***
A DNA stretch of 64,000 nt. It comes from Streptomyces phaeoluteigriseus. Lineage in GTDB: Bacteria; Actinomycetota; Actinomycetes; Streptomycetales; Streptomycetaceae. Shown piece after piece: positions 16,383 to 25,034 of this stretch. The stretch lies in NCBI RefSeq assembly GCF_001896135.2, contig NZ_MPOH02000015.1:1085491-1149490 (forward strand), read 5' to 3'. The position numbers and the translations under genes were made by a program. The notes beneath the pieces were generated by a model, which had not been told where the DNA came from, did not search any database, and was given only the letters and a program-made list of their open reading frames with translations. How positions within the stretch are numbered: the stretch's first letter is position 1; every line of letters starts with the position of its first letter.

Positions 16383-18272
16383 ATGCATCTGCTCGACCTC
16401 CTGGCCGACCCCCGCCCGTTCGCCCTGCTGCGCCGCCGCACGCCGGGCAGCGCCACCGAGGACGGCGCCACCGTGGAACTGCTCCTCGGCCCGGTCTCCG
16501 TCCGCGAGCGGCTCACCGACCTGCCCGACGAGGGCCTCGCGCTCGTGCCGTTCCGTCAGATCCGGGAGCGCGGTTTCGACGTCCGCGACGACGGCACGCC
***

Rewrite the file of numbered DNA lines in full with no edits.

A DNA stretch of 64,000 nt. It comes from Streptomyces phaeoluteigriseus. Lineage in GTDB: Bacteria; Actinomycetota; Actinomycetes; Streptomycetales; Streptomycetaceae. Shown piece after piece: positions 16,383 to 25,034 of this stretch. The stretch lies in NCBI RefSeq assembly GCF_001896135.2, contig NZ_MPOH02000015.1:1085491-1149490 (forward strand), read 5' to 3'. The position numbers and the translations under genes were made by a program. The notes beneath the pieces were generated by a model, which had not been told where the DNA came from, did not search any database, and was given only the letters and a program-made list of their open reading frames with translations. How positions within the stretch are numbered: the stretch's first letter is position 1; every line of letters starts with the position of its first letter.

Positions 16383-18272
16383 ATGCATCTGCTCGACCTC
16401 CTGGCCGACCCCCGCCCGTTCGCCCTGCTGCGCCGCCGCACGCCGGGCAGCGCCACCGAGGACGGCGCCACCGTGGAACTGCTCCTCGGCCCGGTCTCCG
16501 TCCGCGAGCGGCTCACCGACCTGCCCGACGAGGGCCTCGCGCTCGTGCCGTTCCGTCAGATCCGGGAGCGCGGTTTCGACGTCCGCGACGACGGCACGCC